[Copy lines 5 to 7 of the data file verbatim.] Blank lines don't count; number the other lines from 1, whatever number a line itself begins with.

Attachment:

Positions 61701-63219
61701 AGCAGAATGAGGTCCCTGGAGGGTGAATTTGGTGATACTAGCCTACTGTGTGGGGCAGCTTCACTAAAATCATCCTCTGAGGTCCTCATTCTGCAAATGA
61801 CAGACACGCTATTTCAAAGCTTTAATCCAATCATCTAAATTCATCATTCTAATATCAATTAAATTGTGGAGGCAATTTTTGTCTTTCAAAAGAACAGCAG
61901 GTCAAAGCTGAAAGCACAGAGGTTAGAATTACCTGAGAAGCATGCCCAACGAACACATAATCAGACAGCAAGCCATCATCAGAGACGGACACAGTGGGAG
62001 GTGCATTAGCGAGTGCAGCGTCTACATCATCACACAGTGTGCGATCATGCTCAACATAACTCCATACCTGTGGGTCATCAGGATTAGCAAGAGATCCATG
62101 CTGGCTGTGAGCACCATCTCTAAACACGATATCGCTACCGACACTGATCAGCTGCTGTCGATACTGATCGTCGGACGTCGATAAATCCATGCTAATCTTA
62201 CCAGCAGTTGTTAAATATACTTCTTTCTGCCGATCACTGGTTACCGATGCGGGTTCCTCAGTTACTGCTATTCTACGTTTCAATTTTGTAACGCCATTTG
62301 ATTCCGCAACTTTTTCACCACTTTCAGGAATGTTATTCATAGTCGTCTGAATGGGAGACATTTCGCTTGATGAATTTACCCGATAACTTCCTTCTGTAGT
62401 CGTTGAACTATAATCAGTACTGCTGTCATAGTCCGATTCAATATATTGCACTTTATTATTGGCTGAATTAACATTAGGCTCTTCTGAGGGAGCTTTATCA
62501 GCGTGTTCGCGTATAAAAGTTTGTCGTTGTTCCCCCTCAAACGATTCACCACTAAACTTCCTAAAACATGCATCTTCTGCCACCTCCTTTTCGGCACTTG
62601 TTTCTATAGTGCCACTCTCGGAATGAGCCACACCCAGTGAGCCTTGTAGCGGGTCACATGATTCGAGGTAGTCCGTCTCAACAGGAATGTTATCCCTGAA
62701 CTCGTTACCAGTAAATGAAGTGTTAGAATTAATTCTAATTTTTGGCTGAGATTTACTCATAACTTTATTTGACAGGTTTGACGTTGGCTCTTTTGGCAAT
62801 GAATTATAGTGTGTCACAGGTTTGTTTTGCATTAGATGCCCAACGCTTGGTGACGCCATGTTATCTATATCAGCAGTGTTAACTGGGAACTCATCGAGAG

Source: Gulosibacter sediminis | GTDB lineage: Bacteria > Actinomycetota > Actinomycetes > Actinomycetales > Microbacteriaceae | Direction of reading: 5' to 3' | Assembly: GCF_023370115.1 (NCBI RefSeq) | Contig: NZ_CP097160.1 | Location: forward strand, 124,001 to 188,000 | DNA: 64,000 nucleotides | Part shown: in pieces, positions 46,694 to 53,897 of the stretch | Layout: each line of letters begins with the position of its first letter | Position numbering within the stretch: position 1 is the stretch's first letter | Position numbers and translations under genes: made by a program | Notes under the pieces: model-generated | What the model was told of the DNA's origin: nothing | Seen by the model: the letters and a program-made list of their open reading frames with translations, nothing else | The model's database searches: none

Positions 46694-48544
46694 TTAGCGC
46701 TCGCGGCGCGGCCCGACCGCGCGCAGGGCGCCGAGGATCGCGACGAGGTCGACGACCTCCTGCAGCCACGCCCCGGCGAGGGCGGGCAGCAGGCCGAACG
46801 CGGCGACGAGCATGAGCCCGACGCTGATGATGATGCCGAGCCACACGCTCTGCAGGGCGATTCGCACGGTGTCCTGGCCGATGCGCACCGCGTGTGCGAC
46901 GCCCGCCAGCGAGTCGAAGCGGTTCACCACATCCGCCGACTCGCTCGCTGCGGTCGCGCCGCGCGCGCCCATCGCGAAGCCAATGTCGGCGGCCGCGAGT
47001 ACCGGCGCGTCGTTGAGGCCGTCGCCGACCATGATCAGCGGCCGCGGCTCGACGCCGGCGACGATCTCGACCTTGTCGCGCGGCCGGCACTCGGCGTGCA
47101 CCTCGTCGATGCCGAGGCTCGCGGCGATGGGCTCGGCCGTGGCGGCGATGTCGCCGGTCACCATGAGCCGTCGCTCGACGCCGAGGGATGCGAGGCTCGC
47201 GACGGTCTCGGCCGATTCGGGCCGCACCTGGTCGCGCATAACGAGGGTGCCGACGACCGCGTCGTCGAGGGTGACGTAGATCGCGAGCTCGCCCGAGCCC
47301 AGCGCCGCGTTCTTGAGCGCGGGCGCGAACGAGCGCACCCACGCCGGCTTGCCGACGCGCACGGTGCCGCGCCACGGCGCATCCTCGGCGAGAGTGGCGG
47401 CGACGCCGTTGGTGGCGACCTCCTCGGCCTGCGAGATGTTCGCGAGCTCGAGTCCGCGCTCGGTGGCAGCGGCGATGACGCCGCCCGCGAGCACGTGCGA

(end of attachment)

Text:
62001 GTGCATTAGCGAGTGCAGCGTCTACATCATCACACAGTGTGCGATCATGCTCAACATAACTCCATACCTGTGGGTCATCAGGATTAGCAAGAGATCCATG
62101 CTGGCTGTGAGCACCATCTCTAAACACGATATCGCTACCGACACTGATCAGCTGCTGTCGATACTGATCGTCGGACGTCGATAAATCCATGCTAATCTTA
62201 CCAGCAGTTGTTAAATATACTTCTTTCTGCCGATCACTGGTTACCGATGCGGGTTCCTCAGTTACTGCTATTCTACGTTTCAATTTTGTAACGCCATTTG